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An extract from the tour’s programme

John M

Coming to know Schubert’s Octet


Native to Austria, Franz Schubert (1797-1828) was a prolific composer who made substantial contributions to the symphonic genre, chamber music and German Lied. He drew on the Viennese Classical tradition, but also forged his own path within the Romantic period, composing a complex yet subtle musical language at the same time. Although, during his lifetime, much appreciation was limited to close circles, his works became far more widely recognised after his death and he became eventually one of the most influential composers during the 19th century.
It is believed that syphilis was the cause of Schubert’s early death and, in accordance with his wishes, the 31-year-old was buried in Vienna near Beethoven.
So taken was Count Troyer with Beethoven’s Septet, Op. 20, that he commissioned a similar work from Schubert. Unlike Beethoven’s piece, a second violin was added to this Octet, resulting in the unusual combination of a string quartet, plus clarinet, horn, bassoon, and double bass.
Although Schubert was in poor health while composing the Octet, the overall character of the composition is lively, with only occasional, brief spells of darkness that foreshadow the melancholy of his later music.

The Octet

Franz Schubert – Octet in F major  D. 803 (1824)
I. Adagio – Allegro – Più allegro
II. Adagio
III. Allegro vivace – Trio – Allegro vivace
IV. Andante – variations. Un poco più mosso – Più lento
V. Menuetto. Allegretto – Trio – Menuetto – Coda
VI. Andante molto – Allegro – Andante molto – Allegro molto

The opening movement pronounces the home key of F major and a jumpy rhythmic idea that re-appears throughout the work.The Adagio, or the second movement opens with a singing clarinet solo that blossoms into a duet alongside the violin. A shadow passes over the end of this movement, as a pizzicato F note on the cello and anguished chords punctuate the coda.Returning to F major, the next movement reasserts the dotted rhythms introduced at the beginning.
The fourth movement features a set of variations on a theme from the operetta Die Freunde von Salamanka. The theme passes cleverly around the ensemble, affirming the equal relationship between the eight instruments.
The lighter atmosphere of the fifth movement seems welcome after the complexity of what has come before; the architecture of this Minuet and Trio looks to a Classical style.
It is followed by the troubled opening of the last movement which soon gives way to a fast and jolly theme. But, the F major chord that begins this melody is somewhat hard-won over the slow introduction, which features the use of tremolo – the fast repetition of a single note on the cello. The movement then proceeds with some uncertainty, exploring various keys and coming to a halt more than once before culminating in a rushing and energetic finish.

Coming to Know John Metcalf’s Octet

by  John Metcalf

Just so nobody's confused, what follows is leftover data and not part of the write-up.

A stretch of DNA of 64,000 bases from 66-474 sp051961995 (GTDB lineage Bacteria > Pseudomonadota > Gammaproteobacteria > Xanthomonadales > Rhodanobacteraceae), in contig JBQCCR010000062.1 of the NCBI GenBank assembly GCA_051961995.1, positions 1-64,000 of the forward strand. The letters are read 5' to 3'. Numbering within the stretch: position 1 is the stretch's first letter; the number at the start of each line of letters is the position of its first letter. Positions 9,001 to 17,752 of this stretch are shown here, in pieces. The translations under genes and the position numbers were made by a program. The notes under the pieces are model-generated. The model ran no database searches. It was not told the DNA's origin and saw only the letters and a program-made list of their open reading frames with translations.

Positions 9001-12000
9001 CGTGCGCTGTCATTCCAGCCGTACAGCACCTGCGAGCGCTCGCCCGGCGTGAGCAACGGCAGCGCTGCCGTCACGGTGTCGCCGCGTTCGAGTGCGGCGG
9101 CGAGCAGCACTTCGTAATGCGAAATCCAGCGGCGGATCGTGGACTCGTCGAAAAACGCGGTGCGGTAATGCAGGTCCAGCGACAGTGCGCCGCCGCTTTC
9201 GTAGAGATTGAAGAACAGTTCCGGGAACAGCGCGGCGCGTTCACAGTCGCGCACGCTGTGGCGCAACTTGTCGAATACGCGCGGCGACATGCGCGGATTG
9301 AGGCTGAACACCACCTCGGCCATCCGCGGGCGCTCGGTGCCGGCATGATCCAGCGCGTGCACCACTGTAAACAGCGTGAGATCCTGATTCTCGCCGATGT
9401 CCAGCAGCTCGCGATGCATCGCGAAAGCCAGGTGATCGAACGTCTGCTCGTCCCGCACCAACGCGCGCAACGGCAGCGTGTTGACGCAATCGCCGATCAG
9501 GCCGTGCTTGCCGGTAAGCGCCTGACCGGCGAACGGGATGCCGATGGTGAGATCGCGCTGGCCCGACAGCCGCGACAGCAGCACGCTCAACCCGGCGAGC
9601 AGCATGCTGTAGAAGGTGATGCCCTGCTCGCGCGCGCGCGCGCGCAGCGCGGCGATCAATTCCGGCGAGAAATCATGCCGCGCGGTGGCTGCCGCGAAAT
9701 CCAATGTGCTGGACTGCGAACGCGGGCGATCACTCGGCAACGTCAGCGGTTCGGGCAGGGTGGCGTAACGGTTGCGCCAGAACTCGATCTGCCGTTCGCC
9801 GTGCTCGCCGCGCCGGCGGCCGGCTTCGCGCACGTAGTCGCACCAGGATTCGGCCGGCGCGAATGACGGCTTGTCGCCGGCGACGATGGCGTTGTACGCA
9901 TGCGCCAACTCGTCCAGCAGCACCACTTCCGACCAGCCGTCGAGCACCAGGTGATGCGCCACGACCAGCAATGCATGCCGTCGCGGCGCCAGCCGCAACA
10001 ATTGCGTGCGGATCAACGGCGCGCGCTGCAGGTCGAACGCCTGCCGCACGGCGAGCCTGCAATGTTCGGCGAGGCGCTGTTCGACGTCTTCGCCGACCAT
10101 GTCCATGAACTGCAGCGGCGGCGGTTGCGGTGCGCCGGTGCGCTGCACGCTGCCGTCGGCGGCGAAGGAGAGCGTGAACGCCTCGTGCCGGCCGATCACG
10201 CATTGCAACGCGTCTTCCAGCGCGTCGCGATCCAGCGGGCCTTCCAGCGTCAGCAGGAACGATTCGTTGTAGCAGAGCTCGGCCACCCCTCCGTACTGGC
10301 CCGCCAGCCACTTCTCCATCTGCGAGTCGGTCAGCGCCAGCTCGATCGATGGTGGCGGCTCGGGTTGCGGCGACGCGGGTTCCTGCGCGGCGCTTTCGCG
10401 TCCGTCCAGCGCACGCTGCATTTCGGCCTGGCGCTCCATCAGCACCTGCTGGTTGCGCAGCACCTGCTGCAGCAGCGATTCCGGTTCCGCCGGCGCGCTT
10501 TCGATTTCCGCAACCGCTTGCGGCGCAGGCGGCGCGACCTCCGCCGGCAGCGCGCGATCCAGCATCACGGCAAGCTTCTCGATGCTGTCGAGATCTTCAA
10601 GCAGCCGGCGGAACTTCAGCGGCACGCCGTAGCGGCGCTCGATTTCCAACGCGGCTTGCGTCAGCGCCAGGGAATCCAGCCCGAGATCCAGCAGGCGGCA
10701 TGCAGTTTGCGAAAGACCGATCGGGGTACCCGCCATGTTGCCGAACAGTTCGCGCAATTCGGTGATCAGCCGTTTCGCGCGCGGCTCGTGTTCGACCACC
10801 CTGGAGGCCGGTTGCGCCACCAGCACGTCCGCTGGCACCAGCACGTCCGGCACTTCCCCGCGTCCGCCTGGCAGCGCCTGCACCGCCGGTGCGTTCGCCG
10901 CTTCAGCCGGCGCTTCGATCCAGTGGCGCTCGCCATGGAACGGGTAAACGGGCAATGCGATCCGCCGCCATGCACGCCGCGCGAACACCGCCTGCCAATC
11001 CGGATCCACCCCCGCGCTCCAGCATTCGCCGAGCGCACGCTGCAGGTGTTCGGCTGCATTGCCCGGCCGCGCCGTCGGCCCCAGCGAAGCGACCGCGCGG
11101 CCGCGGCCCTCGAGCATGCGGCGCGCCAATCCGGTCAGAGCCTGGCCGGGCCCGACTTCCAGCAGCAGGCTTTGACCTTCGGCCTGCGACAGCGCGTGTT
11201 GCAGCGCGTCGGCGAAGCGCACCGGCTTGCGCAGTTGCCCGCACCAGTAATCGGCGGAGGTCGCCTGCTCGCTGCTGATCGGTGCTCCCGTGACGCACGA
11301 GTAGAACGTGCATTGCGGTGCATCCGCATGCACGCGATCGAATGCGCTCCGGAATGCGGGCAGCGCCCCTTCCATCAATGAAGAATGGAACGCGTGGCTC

John Metcalf

In November 2014, I started work on some Welsh folk songs settings. The originals are, of course, very expressive and characterful none more so than the almost heartbreaking beautiful Bugeilio’r Gwenith Gwyn. After setting it, I immediately made sketches for further development of and variations on the song and shortly after wrote the piano piece CHANT based on it. When, last year, Peryn Clement-Evans asked me to write an Octet for Ensemble Cymru I knew at once which ideas and sketches I wanted to develop.
The combination of instruments for which Schubert wrote his monumental Octet – Clarinet, Horn, Bassoon and String Quintet (with Double Bass) – is both sonorous and sombre and gives full rein to the singing qualities of his music. Wales is also renowned for its singing and the instrumentation is a real gift, perhaps particularly for a Welsh composer. The singing that I have referenced here is hymn singing and I have accentuated that choice by the use of a pedal note ‘A’ throughout the entire piece.
In composing the work, I was conscious too of the well-known jibe that the only thing to do after playing a folk-song was to play it again louder. In an attempt to belie this, and in the search for a musical experience that would develop and evolve during the playing time, I took as my starting point the fact that this beautiful song commemorates the fate of star-crossed lovers – Ann Maddocks and Wil Hopcyn.

While not following this tragic love story sequentially, I have tried to reflect both its highs and lows, and these find their further expression in the deliberate use of opposites in the work, male and female, question and answer, major and minor modalities.
At times, the (male) wind instruments counterpoint the (female) string instruments, each group acting in the manner of subliminal alter egos. The folk song arrangement is placed at the end of the piece in an attempt to contextualise it within the continuity of human experience in our age-old country.
There are seven sections to this 2O’ work – Introduction;Variation 1; Variation 11; Variation 111; Variation 1V; Variation V; Theme.
Finally, I wish to record my grateful thanks to Ensemble Cymru for commissioning such an ambitious work at a time of great financial stringency in the arts in Wales.

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